Volume 95, No. 2, Winter 2023
By Jonathan Fedors [PDF]

“It’s no longer about who gets to vote; it’s about making it harder to vote. It’s about who gets to count the vote and whether your vote counts at all.” President Biden contrasted the tactics of Republican state legislators in states such as Georgia in 2021 with the tactics of white state and local public officials during the Jim Crow era. He labeled the contemporary tactics “voter suppression” and “election subversion,” respectively.

Under Jim Crow laws, literacy and character tests ensured that many Black citizens in some regions of the country did not vote at all. Contemporary voter suppression laws, by contrast, make it more difficult for people who are eligible to vote to register or cast a ballot, with a disproportionate effect on Democratic voters, communities of color, and socially marginalized groups. And recent election subversion laws empower state executive agencies or legislatures to investigate and punish local election administrators and oversee and overturn local election results. While the House of Representatives went on to pass the legislation that President Biden alleged would remedy voter suppression and election subversion, the legislation failed to pass in the Senate, where Democrats could not overcome the filibuster to end debate.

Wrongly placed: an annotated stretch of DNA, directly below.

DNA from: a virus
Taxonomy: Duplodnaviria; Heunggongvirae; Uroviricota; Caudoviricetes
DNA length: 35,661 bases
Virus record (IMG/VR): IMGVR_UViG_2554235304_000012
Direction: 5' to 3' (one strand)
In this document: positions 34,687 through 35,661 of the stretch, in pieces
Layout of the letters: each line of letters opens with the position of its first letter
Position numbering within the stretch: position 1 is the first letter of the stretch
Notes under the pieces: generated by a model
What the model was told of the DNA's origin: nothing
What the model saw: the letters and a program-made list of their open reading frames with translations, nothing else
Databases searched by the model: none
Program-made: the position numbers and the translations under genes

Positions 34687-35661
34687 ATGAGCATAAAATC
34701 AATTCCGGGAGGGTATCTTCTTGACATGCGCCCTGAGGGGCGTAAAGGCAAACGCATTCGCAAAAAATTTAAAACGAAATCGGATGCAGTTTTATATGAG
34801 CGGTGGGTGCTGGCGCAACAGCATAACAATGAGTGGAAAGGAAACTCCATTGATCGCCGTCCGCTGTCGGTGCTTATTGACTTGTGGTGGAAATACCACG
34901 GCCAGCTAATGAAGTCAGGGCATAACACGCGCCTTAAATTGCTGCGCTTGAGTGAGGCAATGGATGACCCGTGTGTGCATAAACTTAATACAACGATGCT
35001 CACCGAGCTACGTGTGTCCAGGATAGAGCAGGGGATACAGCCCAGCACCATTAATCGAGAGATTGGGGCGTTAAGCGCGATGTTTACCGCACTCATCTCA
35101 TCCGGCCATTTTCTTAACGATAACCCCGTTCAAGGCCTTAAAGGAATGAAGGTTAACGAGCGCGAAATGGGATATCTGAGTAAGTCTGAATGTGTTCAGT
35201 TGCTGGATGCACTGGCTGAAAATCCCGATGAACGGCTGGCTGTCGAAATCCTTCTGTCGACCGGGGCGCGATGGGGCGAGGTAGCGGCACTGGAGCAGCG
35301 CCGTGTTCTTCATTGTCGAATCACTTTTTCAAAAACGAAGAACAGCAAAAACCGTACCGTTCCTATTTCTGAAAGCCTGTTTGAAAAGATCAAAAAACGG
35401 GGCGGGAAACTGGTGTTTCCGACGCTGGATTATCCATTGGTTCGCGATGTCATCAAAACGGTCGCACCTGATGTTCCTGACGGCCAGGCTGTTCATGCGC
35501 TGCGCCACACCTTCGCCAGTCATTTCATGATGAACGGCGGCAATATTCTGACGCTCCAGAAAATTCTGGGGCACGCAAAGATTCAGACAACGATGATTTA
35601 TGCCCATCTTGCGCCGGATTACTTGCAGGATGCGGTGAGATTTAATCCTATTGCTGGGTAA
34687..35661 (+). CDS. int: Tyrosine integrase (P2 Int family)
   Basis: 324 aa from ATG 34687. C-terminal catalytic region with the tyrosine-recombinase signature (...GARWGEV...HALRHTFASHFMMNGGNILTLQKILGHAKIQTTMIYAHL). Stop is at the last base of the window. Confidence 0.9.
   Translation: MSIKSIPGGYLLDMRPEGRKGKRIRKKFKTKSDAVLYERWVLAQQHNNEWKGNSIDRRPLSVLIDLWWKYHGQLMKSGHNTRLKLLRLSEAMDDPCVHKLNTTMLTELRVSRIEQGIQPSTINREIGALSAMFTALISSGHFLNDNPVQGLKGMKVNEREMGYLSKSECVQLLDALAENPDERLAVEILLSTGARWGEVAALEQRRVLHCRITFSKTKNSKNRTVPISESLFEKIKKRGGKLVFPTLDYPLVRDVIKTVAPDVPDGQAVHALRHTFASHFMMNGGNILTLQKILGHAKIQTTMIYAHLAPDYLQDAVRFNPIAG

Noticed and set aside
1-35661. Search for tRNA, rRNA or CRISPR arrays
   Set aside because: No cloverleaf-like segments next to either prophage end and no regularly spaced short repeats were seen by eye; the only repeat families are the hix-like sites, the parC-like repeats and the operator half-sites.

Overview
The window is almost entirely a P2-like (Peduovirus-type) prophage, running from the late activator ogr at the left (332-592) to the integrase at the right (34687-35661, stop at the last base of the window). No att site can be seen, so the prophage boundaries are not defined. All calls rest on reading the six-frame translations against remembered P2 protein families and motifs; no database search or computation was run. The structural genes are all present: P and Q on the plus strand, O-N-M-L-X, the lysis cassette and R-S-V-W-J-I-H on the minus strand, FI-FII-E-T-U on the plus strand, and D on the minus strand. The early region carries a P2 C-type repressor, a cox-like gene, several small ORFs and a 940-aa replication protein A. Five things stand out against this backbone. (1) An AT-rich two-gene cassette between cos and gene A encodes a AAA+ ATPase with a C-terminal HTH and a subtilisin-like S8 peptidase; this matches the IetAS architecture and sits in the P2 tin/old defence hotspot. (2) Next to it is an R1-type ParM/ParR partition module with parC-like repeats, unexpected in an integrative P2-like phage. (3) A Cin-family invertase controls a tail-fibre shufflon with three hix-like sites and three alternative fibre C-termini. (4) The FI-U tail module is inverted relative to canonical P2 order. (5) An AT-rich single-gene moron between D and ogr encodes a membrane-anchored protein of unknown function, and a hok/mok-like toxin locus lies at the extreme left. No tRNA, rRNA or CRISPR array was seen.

Election law expert and political scientist Richard L. Hasen identifies this phenomenon of aspiring partisan election subversion as not only unprecedented in American history but also the most important current threat to the electoral system. He compares legislative attempts at subversion to the storming of the U.S. Capitol on January 6, 2021, with the difference being that the former bear a patina of legal legitimacy. According to Hasen, the subversion could take multiple forms. One involves state legislatures directly substituting their choice for the certified choice of the state’s voters. Another involves state and local election administrators abusing their discretion and committing fraud to achieve their desired partisan outcomes.